Janet Baker

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dirkronk
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Janet Baker

Post by dirkronk » Thu Oct 21, 2010 1:47 pm

Last night, I had a listening session with a fellow LP enthusiast, and I dragged out the boxed set of Mahler song cycles put out by CBS Masterworks in the early 1980s...with Janet Baker doing the Kindertotenlieder with Bernstein & the Israel PO, plus Ludwig and Von Stade in other works with Andrew Davis, et al. We listened to Baker and her performance was lovely, albeit in a very different way from her earlier (and sweeter) traversal with Barbirolli on EMI. When I got home, I checked and realized I have only a limited number of things by Baker on CD (I have probably 8 or 9 LPs), so I'm contemplating purchase of the EMI Icon box...too cheap and too good not to grab.

But I thought I'd also see if there are other things, perhaps less obvious, that have come out on CD and that are "too good to miss." With all the live recordings that have come to light over the past decade or two, I figure I might have missed something major.

Baker fans...gush forth with the recommendations, if you please!

Cheers,

Dirk

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Re: Janet Baker

Post by jbuck919 » Thu Oct 21, 2010 2:10 pm

Not a direct reply, but I had a fellow grad student, now a university professor of music theory, who thought there had only been three performers of genius in the 20th century: Pablo Casals, Wilhelm Furtwängler, and Janet Baker. Not that those are bad choices, but as a trinity it is a bit of a challenge to explain.

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Re: Janet Baker

Post by Jared » Thu Oct 21, 2010 2:56 pm

I'm scarcely in a position to comment I'm afraid, but I love JB's voice.

You'll get far more thorough recommendations from others, but I love her Brahms: Alto Rhapsody with Boult:

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Re: Janet Baker

Post by Lance » Thu Oct 21, 2010 3:02 pm

Since I have most everything Dame Janet Baker recorded (EMI/Philips-Decca), I did not get the EMI Icon boxed set. I cannot now recall what was in this set. But among the great Baker recordings is a large group of Schubert songs accompanied by the venerable Gerald Moore. I had the first LP incarnation on German Electrola. Eventually these songs saw the light of day on CD. The CD set came forth and included not only Gerald Moore's involvement but also Geoffrey Parsons (another superb assisting artist). EMI issued this on CD as 69389 [Dutch EMI 86251]. It may have also seen the light of day on other numbered issues. Also Baker's recordings of Mendelssohn's and Liszt's songs (w/Parsons, piano-Mendelssohn and Barenboim, piano-Liszt) that was issued on a two-CD EMI set [73836]. Indispensable in my view, as is her Philips/Decca five-CD compendium [475 161] of recordings made between 1961 and 1979. The Baker/Moore collaborations have rarely been even approached in their intrinsic beauty of interpretation.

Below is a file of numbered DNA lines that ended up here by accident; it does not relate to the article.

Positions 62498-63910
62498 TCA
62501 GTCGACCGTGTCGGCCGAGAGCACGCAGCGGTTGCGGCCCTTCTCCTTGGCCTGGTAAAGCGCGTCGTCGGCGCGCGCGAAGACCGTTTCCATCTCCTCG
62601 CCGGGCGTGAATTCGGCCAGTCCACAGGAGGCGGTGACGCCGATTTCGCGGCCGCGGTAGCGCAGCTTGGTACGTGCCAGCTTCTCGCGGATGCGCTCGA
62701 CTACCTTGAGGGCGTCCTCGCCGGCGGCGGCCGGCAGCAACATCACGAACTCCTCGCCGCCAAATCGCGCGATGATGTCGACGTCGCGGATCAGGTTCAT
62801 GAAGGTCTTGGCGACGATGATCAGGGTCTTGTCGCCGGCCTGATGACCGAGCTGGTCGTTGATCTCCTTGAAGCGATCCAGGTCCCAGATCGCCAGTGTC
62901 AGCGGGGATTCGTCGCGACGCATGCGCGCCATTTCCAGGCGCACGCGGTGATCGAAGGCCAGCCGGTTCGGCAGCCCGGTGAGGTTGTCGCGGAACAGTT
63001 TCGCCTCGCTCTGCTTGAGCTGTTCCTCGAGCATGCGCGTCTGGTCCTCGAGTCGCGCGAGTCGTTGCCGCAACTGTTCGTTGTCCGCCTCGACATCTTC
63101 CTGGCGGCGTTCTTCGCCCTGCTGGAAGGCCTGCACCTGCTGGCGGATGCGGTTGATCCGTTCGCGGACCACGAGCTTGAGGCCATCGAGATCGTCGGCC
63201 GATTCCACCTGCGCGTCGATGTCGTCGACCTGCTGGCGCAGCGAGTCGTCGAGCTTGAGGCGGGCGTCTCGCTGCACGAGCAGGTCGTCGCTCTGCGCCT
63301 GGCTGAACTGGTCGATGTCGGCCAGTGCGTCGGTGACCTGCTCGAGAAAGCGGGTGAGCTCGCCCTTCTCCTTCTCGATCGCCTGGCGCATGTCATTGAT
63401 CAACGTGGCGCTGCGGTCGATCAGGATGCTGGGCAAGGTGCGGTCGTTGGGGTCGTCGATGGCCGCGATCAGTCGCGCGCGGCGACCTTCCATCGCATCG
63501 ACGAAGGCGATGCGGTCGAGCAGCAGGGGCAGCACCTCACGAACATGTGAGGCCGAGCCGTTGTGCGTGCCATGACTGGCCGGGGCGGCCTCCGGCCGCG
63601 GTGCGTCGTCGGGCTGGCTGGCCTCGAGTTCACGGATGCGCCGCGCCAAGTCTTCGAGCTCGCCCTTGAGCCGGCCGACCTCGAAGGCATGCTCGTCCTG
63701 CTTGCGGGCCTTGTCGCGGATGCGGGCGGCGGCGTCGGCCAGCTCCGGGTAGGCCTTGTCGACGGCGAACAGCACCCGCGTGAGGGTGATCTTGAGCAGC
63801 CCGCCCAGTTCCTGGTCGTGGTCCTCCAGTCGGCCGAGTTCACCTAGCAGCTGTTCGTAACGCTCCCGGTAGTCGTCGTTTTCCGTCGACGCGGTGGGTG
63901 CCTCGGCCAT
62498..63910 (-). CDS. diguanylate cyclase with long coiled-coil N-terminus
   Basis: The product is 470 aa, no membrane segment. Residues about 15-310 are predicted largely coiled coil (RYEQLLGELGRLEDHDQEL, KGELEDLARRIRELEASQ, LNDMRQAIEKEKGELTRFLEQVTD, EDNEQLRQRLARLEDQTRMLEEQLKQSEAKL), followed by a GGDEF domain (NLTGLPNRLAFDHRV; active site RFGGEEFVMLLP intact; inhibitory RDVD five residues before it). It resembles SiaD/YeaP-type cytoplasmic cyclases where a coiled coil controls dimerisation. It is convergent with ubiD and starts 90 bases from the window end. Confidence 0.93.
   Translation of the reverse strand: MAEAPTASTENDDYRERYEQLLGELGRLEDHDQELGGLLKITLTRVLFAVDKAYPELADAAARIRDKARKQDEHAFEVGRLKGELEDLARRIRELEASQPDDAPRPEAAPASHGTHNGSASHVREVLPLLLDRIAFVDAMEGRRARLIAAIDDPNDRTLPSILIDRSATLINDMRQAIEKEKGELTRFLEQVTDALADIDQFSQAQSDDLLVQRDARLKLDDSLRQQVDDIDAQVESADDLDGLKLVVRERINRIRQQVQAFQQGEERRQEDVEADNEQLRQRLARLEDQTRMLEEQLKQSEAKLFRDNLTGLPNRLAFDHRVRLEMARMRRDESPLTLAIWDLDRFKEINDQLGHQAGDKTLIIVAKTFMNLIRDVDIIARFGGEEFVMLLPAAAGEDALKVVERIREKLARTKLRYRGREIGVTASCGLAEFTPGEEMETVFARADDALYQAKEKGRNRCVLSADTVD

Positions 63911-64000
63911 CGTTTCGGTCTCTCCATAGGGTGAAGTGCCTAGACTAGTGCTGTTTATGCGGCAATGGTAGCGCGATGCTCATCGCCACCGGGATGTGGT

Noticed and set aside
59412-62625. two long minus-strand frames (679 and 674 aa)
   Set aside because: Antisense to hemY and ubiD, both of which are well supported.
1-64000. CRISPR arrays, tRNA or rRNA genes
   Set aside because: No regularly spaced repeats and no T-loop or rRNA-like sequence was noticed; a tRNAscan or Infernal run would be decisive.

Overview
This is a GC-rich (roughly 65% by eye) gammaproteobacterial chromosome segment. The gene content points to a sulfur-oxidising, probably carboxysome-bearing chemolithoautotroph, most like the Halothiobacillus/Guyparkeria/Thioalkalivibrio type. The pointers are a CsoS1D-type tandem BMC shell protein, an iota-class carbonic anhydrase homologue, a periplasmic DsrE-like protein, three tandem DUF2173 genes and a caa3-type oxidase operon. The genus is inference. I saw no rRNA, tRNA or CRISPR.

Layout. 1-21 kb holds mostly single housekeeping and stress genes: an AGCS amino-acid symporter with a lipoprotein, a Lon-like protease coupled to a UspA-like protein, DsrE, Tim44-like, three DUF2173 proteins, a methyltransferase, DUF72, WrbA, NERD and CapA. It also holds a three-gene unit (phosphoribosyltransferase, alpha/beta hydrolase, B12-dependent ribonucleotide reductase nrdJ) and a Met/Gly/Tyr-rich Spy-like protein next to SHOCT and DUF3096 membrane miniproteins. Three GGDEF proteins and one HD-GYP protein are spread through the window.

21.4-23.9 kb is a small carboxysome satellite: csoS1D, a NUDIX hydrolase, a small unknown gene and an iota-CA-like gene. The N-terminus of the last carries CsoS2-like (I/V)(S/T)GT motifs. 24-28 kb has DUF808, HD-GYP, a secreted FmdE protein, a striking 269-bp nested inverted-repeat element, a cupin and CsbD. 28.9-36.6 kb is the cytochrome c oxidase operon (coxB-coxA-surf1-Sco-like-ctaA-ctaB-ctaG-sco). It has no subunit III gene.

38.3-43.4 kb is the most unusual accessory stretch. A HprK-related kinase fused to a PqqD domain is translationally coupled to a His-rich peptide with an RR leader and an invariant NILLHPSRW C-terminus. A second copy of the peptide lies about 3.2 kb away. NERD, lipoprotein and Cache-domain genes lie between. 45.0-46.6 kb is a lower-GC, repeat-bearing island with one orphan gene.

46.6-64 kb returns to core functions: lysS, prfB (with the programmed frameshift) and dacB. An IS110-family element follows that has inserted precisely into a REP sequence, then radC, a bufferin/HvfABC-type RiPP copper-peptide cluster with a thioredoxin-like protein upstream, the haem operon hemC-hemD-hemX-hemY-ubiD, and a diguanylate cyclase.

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Re: Janet Baker

Post by Lance » Thu Oct 21, 2010 3:06 pm

Yes, this is a stunning set, too. These three "Bs"—Baker, Berlioz, and Brahms—go hand-in-hand! She was just an incredibly gifted artist. It's hard to believe she turned 77 years young this past August 2010. Baker's Brahms Alto Rhapsody is comparable to Kathleen Ferrier's performance. I have always found some similarities in the quality of their lower voice range though Ferrier was more the pure contralto. Baker's mezzo range, however, was quite startling.
Jared wrote:I'm scarcely in a position to comment I'm afraid, but I love JB's voice.

You'll get far more thorough recommendations from others, but I love her Brahms: Alto Rhapsody with Boult:

Image
Lance G. Hill
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When she started to play, Mr. Steinway came down and personally
rubbed his name off the piano. [Speaking about pianist &*$#@+#]

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John F
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Re: Janet Baker

Post by John F » Thu Oct 21, 2010 3:08 pm

She wasn't really an opera singer, but the early recording of Purcell's "Dido and Aeneas" is very fine:

http://www.amazon.com/Purcell-Aeneas-Ja ... 27&sr=8-11

This isn't from that recording, but I've got to post it anyway:

John Francis

dirkronk
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Re: Janet Baker

Post by dirkronk » Thu Oct 21, 2010 3:28 pm

Lance wrote:Since I have most everything Dame Janet Baker recorded (EMI/Philips-Decca), I did not get the EMI Icon boxed set. I cannot now recall what was in this set. But among the great Baker recordings is a large group of Schubert songs accompanied by the venerable Gerald Moore.